Roman Structures > Aqueducts > Aqueduct of Lutetia
Aqueduct of Lutetia
Remains of the aqueduct of Lutèce uncovered during development works of the ZAC Alésia-Montsouris ; exposed street from the Emperor Valentinian in the 14th arrondissement of Paris .The aqueduct Lutece is an ancient aqueduct that supplied Paris , then called Lutetia , in Roman times .Summary1History2Features3The aqueduct of Arcueil4References5See also5.1Related articles5.2External link5.3BibliographyHistory [ change | modify the code ]It was probably built in the second half of the second century AD. AD It stopped working at the time of the Barbarian Invasions , to the fourth century, lack of maintenance. The people who deserted the Left Bank to focus shelter in the island of the City , he had lost much of its interest.If it was never forgotten - because of the ruins of Arcueil and periodic discovered during work in Paris - it was not until the second half of the nineteenth century and important research of Eugène Belgrand we endeavored to find in the plot.One of the most striking recent discoveries took place in Paris in 1996, when the redevelopment of the area where were the old workshops of the Sceaux railway , between the rue d'Alesia and the Reille avenue , led to the establishment day of an important section of the aqueduct of Lutetia. A part has been preserved, and some of the streets created perpetuate the memory of that time (Street of the Emperor Julian Street of the Emperor Valentinian ).Features [ edit | edit the code ]The collected waters from sources and drainage of waters of the plain between Mishawaka , Rungis , Chilly-Mazarin and Morangis , at the northern end of the current department of Essonne . Secondary aqueducts from these villages flowed into a pool of 15 m 3 square called the waters of Mishawaka, located northwest of this town . From here left the main aqueduct, which itself was collecting various sources along the way.With a length of 16 km, it crossed in the Val-de-Marne present towns of Rungis, Fresnes , L'Hay-les-Roses , Cachan , Arcueil , Gentilly before arriving in Paris at the park Montsouris . He then won the Montagne Sainte-Genevieve by the Rue Saint-Jacques and served the ancient city, baths , fountains and palaces.Generally, the water flowed into a channel of Roman concrete of varying dimensions (0.62 m high by 1.28 m wide, in Cachan and rue Saint-Jacques) buried in shallow (about 1 m ), hollowed out of a culvert 45 cm side sealed by the pink cement and covered with slabs . Its average slope was 0.56 m / km. It is estimated that the flow rate was 1 500 m 3 / day .The aqueduct of Arcueil [ edit | edit the code ]At Arcueil and Cachan, he passed the hill is the western slope of the valley of the Bièvre with an aqueduct. It remains today a collapsed arch and some batteries fitted into a wall, in the property known since the Middle Ages the Stronghold of Arcs. The bridge's arches are of course the origin of the name, like that of the village itself. The bridge was down about 300 meters, 18 meters high and contained only a floor, relatively modest size in the catalog of Roman achievements of this type .The site was later taken to the passage of several aqueducts including the aqueduct Medici whose entire course is very close to that of the ancient aqueduct.References [ change | modify the code ]↑ Danielle Chadych Dominique Leborge, Atlas Paris, evolution of an urban landscape, Parigramme, 1999, p. 22-23↑ This Rungis was partly reused in the seventeenth century to supply the aqueduct Medici , and of Morangis Chilly-used against the slope, used since the 1780s to supply the castle moat Chilly-Mazarin .↑ Specifically between the line of the RER C and the limit of Rungis. Discovered by Eugène Belgrand in 1875, excavated by the Commission du Vieux Paris in 1903, today it is covered by several meters of rubble↑ Philippe Laporte, Aqueduct Medici. Its underground between Paris and Luxembourg Palace. Visit historical and contemporary., OCRA editions, 1998 ( ISBN 2-9503162-1-2 ), p. 16↑ Philippe Laporte, op. cit., p. 13-14↑ Philippe Laporte, op. cit., p. 13See also [ edit | edit the code ]On the other Wikimedia projects:Aqueduct Lutèce , Wikimedia CommonsRelated articles [ edit | edit the code ]Thermes de ClunyRoman TechnologyAqueducts Arcueil and CachanExternal link [ edit | edit the code ]Paris, ancient cityReferences [ change | modify the code ]André Desguine, On the Roman aqueduct of Lutetia said Arcueil-Cachan, Picard, Paris, 1948, 43 p.André Desguine, The Roman Aqueduct Lutèce in the town of Cachan, Picard, Paris, 1951. 8 p.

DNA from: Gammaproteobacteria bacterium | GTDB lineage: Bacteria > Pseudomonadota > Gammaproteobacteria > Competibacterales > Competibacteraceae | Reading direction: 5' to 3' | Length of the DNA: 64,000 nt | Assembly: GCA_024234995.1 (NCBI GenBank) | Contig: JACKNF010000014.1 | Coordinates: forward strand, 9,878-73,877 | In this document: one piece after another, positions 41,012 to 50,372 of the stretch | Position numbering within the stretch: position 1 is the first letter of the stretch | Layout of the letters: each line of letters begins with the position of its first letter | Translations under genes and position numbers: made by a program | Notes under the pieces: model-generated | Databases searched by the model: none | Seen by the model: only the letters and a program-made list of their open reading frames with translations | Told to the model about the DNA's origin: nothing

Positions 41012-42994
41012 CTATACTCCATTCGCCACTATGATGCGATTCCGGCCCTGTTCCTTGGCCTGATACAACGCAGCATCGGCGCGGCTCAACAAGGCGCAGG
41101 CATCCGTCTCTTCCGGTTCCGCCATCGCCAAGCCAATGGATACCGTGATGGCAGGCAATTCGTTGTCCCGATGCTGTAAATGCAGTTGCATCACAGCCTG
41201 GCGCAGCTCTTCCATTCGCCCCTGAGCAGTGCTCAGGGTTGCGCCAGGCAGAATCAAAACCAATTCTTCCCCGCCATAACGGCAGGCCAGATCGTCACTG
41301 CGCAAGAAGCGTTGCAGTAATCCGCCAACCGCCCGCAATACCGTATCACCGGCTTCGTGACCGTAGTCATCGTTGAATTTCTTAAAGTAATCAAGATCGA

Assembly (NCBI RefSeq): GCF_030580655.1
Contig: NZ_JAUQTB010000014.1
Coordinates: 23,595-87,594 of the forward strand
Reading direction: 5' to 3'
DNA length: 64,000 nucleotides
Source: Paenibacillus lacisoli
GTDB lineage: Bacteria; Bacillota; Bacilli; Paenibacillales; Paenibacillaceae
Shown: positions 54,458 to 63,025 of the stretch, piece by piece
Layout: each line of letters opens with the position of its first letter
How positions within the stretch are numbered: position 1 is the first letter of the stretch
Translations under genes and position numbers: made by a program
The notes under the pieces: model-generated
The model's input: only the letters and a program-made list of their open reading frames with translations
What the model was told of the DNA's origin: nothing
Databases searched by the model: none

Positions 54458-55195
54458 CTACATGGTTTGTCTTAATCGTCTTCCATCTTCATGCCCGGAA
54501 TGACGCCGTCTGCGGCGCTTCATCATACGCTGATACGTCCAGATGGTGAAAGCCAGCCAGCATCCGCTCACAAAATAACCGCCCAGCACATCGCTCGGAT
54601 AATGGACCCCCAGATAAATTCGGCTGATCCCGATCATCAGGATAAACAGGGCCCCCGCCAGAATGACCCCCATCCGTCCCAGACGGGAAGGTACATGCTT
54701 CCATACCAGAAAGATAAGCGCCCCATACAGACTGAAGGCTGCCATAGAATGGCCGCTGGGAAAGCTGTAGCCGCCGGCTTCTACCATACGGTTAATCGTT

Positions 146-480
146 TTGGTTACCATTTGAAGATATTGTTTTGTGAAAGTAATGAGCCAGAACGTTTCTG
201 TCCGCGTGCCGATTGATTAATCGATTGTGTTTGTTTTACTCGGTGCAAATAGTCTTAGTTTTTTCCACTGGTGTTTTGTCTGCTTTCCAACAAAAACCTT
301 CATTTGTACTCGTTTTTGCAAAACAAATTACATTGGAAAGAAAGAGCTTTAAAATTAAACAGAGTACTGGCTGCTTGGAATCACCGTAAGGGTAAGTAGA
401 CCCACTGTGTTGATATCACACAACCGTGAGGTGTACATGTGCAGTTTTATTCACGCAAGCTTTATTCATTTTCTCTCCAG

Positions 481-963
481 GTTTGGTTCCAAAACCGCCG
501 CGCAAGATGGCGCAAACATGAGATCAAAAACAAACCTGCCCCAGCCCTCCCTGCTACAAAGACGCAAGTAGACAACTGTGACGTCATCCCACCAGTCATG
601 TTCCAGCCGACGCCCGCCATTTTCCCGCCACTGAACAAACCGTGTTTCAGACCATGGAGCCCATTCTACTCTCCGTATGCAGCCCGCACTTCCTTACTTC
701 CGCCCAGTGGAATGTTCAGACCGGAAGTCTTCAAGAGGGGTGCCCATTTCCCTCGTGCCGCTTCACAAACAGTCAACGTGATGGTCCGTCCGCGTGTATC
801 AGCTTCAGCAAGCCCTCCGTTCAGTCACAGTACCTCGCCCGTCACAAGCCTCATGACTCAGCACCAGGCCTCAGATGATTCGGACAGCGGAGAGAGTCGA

Roman Aqueducts List